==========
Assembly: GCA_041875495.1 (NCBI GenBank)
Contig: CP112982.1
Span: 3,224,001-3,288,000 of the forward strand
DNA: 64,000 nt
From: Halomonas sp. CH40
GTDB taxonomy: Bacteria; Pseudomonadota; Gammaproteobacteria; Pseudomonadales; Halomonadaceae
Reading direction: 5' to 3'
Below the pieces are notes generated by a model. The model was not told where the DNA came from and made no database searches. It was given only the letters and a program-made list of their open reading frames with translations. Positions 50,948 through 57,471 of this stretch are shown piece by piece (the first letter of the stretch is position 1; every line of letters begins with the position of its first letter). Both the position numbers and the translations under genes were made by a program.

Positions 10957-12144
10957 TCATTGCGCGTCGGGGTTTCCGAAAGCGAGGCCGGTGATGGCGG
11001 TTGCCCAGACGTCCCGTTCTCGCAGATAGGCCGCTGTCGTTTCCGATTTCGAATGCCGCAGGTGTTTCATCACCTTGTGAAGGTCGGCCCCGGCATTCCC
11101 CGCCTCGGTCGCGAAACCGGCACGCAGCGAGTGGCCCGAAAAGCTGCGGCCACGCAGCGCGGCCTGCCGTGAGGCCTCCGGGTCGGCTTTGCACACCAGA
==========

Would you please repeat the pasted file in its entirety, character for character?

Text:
Assembly: GCA_041875495.1 (NCBI GenBank)
Contig: CP112982.1
Span: 3,224,001-3,288,000 of the forward strand
DNA: 64,000 nt
From: Halomonas sp. CH40
GTDB taxonomy: Bacteria; Pseudomonadota; Gammaproteobacteria; Pseudomonadales; Halomonadaceae
Reading direction: 5' to 3'
Below the pieces are notes generated by a model. The model was not told where the DNA came from and made no database searches. It was given only the letters and a program-made list of their open reading frames with translations. Positions 50,948 through 57,471 of this stretch are shown piece by piece (the first letter of the stretch is position 1; every line of letters begins with the position of its first letter). Both the position numbers and the translations under genes were made by a program.

Positions 10957-12144
10957 TCATTGCGCGTCGGGGTTTCCGAAAGCGAGGCCGGTGATGGCGG
11001 TTGCCCAGACGTCCCGTTCTCGCAGATAGGCCGCTGTCGTTTCCGATTTCGAATGCCGCAGGTGTTTCATCACCTTGTGAAGGTCGGCCCCGGCATTCCC
11101 CGCCTCGGTCGCGAAACCGGCACGCAGCGAGTGGCCCGAAAAGCTGCGGCCACGCAGCGCGGCCTGCCGTGAGGCCTCCGGGTCGGCTTTGCACACCAGA